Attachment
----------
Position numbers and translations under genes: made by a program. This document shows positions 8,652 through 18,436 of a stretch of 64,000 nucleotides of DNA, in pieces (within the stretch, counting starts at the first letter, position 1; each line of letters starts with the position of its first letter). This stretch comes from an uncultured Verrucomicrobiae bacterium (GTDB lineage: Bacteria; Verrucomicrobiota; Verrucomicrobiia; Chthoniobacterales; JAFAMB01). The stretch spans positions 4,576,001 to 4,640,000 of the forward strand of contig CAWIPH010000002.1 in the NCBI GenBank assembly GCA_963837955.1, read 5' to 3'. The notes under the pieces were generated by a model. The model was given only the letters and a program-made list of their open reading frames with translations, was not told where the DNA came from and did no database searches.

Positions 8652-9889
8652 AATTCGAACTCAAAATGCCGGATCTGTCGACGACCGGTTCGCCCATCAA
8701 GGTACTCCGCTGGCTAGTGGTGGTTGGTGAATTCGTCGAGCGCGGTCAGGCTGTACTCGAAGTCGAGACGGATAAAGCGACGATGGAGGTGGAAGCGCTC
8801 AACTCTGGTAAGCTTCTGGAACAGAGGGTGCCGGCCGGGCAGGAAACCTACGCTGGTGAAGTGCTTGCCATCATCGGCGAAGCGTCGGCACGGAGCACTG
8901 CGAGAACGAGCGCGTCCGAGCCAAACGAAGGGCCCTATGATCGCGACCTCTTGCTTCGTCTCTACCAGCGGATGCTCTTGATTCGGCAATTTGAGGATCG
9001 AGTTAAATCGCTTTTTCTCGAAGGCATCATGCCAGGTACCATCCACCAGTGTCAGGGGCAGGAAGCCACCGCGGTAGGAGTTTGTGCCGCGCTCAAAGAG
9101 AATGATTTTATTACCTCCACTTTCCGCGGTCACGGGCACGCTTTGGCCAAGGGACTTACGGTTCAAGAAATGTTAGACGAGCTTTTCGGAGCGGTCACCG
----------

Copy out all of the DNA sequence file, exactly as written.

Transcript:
Position numbers and translations under genes: made by a program. This document shows positions 8,652 through 18,436 of a stretch of 64,000 nucleotides of DNA, in pieces (within the stretch, counting starts at the first letter, position 1; each line of letters starts with the position of its first letter). This stretch comes from an uncultured Verrucomicrobiae bacterium (GTDB lineage: Bacteria; Verrucomicrobiota; Verrucomicrobiia; Chthoniobacterales; JAFAMB01). The stretch spans positions 4,576,001 to 4,640,000 of the forward strand of contig CAWIPH010000002.1 in the NCBI GenBank assembly GCA_963837955.1, read 5' to 3'. The notes under the pieces were generated by a model. The model was given only the letters and a program-made list of their open reading frames with translations, was not told where the DNA came from and did no database searches.

Positions 8652-9889
8652 AATTCGAACTCAAAATGCCGGATCTGTCGACGACCGGTTCGCCCATCAA
8701 GGTACTCCGCTGGCTAGTGGTGGTTGGTGAATTCGTCGAGCGCGGTCAGGCTGTACTCGAAGTCGAGACGGATAAAGCGACGATGGAGGTGGAAGCGCTC
8801 AACTCTGGTAAGCTTCTGGAACAGAGGGTGCCGGCCGGGCAGGAAACCTACGCTGGTGAAGTGCTTGCCATCATCGGCGAAGCGTCGGCACGGAGCACTG
8901 CGAGAACGAGCGCGTCCGAGCCAAACGAAGGGCCCTATGATCGCGACCTCTTGCTTCGTCTCTACCAGCGGATGCTCTTGATTCGGCAATTTGAGGATCG
9001 AGTTAAATCGCTTTTTCTCGAAGGCATCATGCCAGGTACCATCCACCAGTGTCAGGGGCAGGAAGCCACCGCGGTAGGAGTTTGTGCCGCGCTCAAAGAG
9101 AATGATTTTATTACCTCCACTTTCCGCGGTCACGGGCACGCTTTGGCCAAGGGACTTACGGTTCAAGAAATGTTAGACGAGCTTTTCGGAGCGGTCACCG